06/02/2006, 00.00
SRI LANKA
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No room at the inn but in people's hearts

by Danielle Vella

The national director of the Jesuit Refugee Service "discovers" the generous hospitality of the poor towards their fellow citizens who are seeking refuge. "Their desire to share the little they have with others is a sign of the presence of God".

Poor families hard pressed for survival are opening their doors and hearts to welcome people displaced by violence in Sri Lanka.

This discovery was a candle in the darkness witnessed by Fr Vinny Joseph SJ, director of Jesuit Refugee Service (JRS) in Sri Lanka, in the anguished eastern districts of Trincomalee and Batticaloa. Fr Vinny went to assess the needs of those recently displaced by the island's spiralling civil conflict between government forces and the Tamil Tiger rebels, and found "people in a really hopeless situation".

Around 40,000 people fled at the end of April, after the military carried out air and naval strikes on suspected Tamil Tiger rebel bases in the east, following a suicide attack at army headquarters in Colombo. Fifteen people were killed in the military strikes.

"Seven villages – Senayoor, Sambur, Kattaiparichan, Santhosapurm, Nallur, Koonitheevu and Sudaikuda – were indiscriminately bombed and shelled. After the bombing, people from 22 villages nearby fled," said Fr Vinny. "Most people are staying in school buildings, tents, and under the trees. I saw the poor condition of the tents and the pathetic situation of the entire area."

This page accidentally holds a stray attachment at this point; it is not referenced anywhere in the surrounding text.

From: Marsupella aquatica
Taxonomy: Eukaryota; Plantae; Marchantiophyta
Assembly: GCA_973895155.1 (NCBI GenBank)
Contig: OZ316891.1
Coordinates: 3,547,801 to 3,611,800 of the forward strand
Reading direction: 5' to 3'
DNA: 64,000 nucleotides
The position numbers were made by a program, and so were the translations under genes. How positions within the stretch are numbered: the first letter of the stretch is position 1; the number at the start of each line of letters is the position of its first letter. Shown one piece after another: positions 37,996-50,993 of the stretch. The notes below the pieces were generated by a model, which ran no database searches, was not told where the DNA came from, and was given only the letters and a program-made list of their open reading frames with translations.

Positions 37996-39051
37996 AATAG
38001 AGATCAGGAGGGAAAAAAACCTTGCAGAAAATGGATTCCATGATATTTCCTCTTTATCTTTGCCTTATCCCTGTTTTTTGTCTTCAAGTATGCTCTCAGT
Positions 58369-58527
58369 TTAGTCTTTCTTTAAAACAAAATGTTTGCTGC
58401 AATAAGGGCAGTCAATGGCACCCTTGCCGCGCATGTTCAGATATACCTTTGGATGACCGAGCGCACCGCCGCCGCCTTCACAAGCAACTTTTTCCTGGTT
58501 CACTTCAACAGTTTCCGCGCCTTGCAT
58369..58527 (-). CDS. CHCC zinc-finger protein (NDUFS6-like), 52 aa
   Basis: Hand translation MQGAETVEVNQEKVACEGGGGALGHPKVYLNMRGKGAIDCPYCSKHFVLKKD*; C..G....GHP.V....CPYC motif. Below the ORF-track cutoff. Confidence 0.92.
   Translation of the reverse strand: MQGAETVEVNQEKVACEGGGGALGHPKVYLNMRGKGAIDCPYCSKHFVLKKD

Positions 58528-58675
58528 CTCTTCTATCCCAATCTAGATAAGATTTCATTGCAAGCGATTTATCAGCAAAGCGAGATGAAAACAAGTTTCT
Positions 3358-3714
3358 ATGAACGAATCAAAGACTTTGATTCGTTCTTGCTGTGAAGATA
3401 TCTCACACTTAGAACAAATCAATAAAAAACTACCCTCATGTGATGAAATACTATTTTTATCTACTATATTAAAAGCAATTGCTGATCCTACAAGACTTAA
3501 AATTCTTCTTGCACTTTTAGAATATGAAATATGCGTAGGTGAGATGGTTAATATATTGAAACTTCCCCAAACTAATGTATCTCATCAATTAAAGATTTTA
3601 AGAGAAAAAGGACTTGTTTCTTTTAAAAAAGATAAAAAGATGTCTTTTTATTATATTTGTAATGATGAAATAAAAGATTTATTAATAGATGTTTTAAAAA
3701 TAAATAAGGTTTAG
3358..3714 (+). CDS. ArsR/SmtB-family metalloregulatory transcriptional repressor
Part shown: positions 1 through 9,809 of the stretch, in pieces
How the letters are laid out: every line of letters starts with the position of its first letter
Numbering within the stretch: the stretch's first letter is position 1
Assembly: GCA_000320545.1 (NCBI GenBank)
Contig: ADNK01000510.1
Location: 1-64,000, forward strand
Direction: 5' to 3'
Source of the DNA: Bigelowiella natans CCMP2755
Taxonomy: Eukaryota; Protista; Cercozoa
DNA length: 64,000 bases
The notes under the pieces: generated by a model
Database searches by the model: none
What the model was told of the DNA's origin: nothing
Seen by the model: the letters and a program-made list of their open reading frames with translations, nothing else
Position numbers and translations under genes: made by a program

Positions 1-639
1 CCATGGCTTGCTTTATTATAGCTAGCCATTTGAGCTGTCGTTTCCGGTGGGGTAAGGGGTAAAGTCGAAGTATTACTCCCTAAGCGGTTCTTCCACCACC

He continued: "Some people are staying with poor families who have welcomed them into their homes. Each household has welcomed a few families, which is indeed a generous gesture. In some houses, there is practically no place, but the people's hearts are large enough to accommodate those in need."

Fr Vinny was equally touched by the welcome he received in camps for displaced people – most shelter between 800 and 2,000 families – where JRS implements psycho-social activities and evening classes for children, as well as distributing dry food rations. "Never in my life will I forget the hot tea offered to me and my staff by a family living in a tent. Their willingness to share their meagre ration of tea powder and sugar with us shows the presence of God in broken humanity."

But people's generosity could not detract from the gravity of the fast deteriorating security situation. "Never in the last four years have I felt so insecure and helpless," said Fr Vinny. "It was the first time I felt my staff to be vulnerable, that it was difficult to provide humanitarian assistance because of the hardened attitude of groups in the conflict."

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